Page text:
MIT Faculty Newsletter  
Vol. XXVIII No. 1
September / October 2015
MIT's Role in the Iran Nuclear Negotiations
Iran and the P5+1 Pact
Pluto in View! O! The Joy!
The Year Ahead
An Open Letter to President Reif and the Executive Committee on Divesting from Fossil Fuel Companies
MIT Construction Plans Continue
to Undervalue Graduate Student Needs
A Frog in Water
Part I: The Forces That Move Us
Why MIT Is Implementing Duo
Two-Factor Authentication
Professor John W. Belcher Receives Prestigious Oersted Medal
Enhanced Mental Health Initiatives
and MindHandHeart Announced
Nominate a Colleague as a
MacVicar Faculty Fellow
Teaching this fall? You should know . . .
Status of World Nuclear Forces 2015
Printable Version

Professor John W. Belcher
Receives Prestigious Oersted Medal


incremental cost over budget

John W. Belcher, Class of 1922 Professor of Physics and MacVicar Faculty Fellow, has been awarded the 2016 Hans Christian Oersted Medal of the American Association of Physics Teachers (AAPT). The award was given in recognition of Prof. Belcher’s “tireless work with TEAL (Technology Enabled Active Learning) and Massive Open Online Courses (MOOCs).” The Oersted Medal recognizes those who have had an outstanding, broad and lasting impact on the teaching of physics. It is awarded annually by the American Association of Physics Teachers, a non-profit organization founded in 1930 to "enhance the understanding and appreciation of physics through teaching."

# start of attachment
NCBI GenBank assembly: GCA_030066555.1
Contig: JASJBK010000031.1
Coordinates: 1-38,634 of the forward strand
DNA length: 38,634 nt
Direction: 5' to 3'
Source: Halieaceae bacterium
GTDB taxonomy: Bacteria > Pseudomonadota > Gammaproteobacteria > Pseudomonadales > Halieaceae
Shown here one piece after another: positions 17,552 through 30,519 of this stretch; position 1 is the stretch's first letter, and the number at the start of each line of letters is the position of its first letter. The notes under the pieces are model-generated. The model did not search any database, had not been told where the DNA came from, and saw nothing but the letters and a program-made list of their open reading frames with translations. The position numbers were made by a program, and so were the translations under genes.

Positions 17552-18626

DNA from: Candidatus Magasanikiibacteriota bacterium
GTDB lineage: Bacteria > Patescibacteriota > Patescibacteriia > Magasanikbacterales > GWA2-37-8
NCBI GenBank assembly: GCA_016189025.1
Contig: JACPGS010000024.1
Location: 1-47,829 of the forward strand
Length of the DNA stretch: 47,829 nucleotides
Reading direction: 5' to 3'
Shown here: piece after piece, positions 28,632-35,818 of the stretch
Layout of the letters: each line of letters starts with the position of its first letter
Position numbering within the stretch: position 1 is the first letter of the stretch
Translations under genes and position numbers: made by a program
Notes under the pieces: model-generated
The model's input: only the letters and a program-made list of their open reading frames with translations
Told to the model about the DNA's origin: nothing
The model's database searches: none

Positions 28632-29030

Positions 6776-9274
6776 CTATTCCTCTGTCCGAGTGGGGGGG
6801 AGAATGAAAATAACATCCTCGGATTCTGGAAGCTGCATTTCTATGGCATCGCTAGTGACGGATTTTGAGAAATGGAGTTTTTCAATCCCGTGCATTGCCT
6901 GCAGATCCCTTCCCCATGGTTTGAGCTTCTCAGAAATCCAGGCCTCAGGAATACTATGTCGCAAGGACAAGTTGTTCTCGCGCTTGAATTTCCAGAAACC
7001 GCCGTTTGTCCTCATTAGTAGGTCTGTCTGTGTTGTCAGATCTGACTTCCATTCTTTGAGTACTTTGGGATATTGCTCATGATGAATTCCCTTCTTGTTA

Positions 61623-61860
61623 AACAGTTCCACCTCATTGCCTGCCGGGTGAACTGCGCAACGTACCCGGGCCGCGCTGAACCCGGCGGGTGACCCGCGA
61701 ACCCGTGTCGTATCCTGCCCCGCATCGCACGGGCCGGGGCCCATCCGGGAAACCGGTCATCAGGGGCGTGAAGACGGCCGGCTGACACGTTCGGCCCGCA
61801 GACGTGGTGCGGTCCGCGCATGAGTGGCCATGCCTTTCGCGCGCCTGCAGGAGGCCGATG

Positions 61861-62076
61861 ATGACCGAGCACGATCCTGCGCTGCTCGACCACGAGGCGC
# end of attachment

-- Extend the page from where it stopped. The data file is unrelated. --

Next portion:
TEAL is an active engagement format for teaching introductory physics that is used in 8.01 and 8.02, the mainstream introductory physics courses at MIT. TEAL was funded by the Alex and Brit d’Arbeloff Fund for Excellence in Education and by iCampus. The implementation of this format at MIT, beginning on a large scale in spring 2003, was not without controversy. The often times turbulent history of the TEAL program has been recounted by Dr. Lori Breslow of MIT in an article in Change: The Magazine of Higher Learning, “Wrestling with Pedagogical Change: The TEAL Initiative at MIT” (42(5), 23-29, 2010).

Professor Belcher's current research interests concern the interaction of the heliosphere with the local interstellar medium. He was the principal investigator on the Voyager Plasma Science Experiment during the Voyager Neptune Encounter – the end of the Grand Tour. Belcher is now a co-investigator on the Plasma Science Experiment on board the Voyager Interstellar Mission. The Voyager spacecraft are still returning data, 37 years after launch, with a predicted demise in 2031.

Nine members of the MIT Physics Department have now won the Oersted Medal. Other MIT physics department recipients of the Oersted Medal include Mildred S. Dresselhaus (2008), alumnus and Nobel Laureate Carl Wieman (2007), John G. King (2000), Daniel Kleppner (1997), Anthony French (1989), Victor Weisskopf (1976), Francis Friedman (1963), and Jerrold Zacharias (1961).

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